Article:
ALO opens its 25th season with a magical revival of Mozart's opera
Reviewed by Adam Roberts, Fri., Nov. 11, 2011
The Magic FluteDell Hall at the Long Center, 701 W. Riverside, www.austinlyricopera.org
Through Nov. 13
Running time: 2 hr., 45 min.
It's been 25 years since Austin Lyric Opera entered our cultural landscape with its inaugural production of Mozart's immortal singspiel The Magic Flute. Just as ALO's first season opened with beloved opera icons Papageno, Sarastro, and the Queen of the Night, so too does its silver anniversary season. This Flute lives up to its title, providing a stunningly magical evening for those fortunate enough to attend.
Under the deft baton of principal conductor Richard Buckley (returning this season as ALO artistic director), the vocal prowess of many of the principals is first-rate. Of special note is Houston native Hanan Alattar, whose glorious portrayal of Pamina points toward a starry future for the young lyric soprano. Chorus master and assistant conductor Marc David Erck has prepared an ensemble whose clear and precise diction beautifully navigates the difficult German terrain of Emanuel Schikaneder's libretto. The English dialogue, penned by ALO production stage manager Susan Threadgill, is chock-full of humor, providing a cavalcade of laugh-out-loud moments that keep the aria-heavy opera moving ahead. But the hidden gem of the evening is the orchestra, which plays with technical rigor, splendid intonation, and nuance appropriate to Mozart's late style.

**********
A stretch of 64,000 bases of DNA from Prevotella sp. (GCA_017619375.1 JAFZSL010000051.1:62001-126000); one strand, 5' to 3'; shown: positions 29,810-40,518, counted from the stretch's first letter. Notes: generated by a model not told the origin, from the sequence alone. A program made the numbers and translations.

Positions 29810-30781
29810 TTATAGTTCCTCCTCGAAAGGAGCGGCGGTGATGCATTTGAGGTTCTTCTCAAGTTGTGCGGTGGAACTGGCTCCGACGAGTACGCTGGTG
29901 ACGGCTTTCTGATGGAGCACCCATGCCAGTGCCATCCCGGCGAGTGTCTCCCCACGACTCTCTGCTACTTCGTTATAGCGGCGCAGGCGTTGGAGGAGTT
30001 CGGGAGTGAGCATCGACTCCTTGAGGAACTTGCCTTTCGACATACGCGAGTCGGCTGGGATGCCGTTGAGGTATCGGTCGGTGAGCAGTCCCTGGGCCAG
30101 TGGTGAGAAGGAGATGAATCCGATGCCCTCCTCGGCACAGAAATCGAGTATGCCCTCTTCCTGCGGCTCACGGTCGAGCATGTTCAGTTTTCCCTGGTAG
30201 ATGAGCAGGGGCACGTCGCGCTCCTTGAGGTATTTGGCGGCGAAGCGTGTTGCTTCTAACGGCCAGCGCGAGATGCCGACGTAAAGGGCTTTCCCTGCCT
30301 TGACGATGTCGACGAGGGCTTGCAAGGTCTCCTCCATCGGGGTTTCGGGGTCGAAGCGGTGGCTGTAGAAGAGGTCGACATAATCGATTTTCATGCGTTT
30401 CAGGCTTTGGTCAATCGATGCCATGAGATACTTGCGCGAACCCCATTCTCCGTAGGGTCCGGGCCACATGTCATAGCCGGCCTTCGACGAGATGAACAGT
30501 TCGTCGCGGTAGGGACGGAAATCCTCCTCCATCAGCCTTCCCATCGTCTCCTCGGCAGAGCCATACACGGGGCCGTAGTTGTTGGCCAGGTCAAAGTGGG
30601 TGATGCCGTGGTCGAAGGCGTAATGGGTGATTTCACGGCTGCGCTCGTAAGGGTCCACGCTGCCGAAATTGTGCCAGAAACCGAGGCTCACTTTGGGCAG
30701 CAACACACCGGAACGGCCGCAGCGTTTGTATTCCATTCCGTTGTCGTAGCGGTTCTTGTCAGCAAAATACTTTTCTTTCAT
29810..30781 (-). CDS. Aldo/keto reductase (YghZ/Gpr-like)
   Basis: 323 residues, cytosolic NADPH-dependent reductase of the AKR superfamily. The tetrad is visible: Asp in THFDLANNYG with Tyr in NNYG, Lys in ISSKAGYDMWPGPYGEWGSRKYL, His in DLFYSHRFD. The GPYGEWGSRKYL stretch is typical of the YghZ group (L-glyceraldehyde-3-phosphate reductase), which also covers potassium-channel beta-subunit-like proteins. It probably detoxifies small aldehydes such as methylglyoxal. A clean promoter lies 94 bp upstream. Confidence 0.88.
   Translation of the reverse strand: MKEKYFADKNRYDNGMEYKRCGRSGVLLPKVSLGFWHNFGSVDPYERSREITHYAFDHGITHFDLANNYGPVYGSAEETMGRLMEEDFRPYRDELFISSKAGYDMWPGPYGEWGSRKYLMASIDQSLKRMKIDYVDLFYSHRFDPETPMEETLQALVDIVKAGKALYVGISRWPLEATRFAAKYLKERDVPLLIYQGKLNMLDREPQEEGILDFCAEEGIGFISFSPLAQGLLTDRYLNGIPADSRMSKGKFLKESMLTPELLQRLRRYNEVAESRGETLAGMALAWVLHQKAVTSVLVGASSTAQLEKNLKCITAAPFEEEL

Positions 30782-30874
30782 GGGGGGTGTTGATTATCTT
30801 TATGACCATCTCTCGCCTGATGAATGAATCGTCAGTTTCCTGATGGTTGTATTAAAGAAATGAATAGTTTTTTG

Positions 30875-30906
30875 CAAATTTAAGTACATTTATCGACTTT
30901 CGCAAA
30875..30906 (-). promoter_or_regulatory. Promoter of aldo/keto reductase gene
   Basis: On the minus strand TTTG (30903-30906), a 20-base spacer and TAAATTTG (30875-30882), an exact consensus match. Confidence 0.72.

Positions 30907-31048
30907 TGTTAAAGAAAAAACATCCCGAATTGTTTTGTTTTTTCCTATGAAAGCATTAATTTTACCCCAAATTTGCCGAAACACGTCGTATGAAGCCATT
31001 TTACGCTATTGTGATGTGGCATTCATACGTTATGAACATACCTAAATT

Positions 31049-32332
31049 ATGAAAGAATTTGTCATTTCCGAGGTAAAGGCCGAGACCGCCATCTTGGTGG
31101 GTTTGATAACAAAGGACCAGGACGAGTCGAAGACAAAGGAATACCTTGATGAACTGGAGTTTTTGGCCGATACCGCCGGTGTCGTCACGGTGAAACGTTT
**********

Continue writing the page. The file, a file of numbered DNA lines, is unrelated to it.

If there is disappointment to be found in the production, it lies in the sometimes haphazard staging. Stage director James Marvel's program notes indicate his thorough understanding of the depths of Mozart's score, famous for its allegorical references to the Masonic Order. He notes impressively that "every set of three chords you hear has a distinct and intentional meaning" and that he has "attempted to capture aspects of this in [his] staging of the piece without being too heavy-handed about it." Despite this smart and crucial analysis, too often the staging feels disconnected and less interesting than it could. Similarly, Noele Stollmack's set and David Nancarrow's lighting – though practical and, for the most part, well-executed technically – provide too little in the way of creativity. By contrast, Christianne Myers' exquisite costumes ignite the imagination with their exciting designs and superb craftsmanship.
It is the music of this Flute that provides its magic. The mature score of Mozart's final opera, high-quality vocal and instrumental performances, and finessed musical direction converge to provide a spectacular evening. Beleaguered though it's been of late, ALO has managed to give Austin a true gem of a production.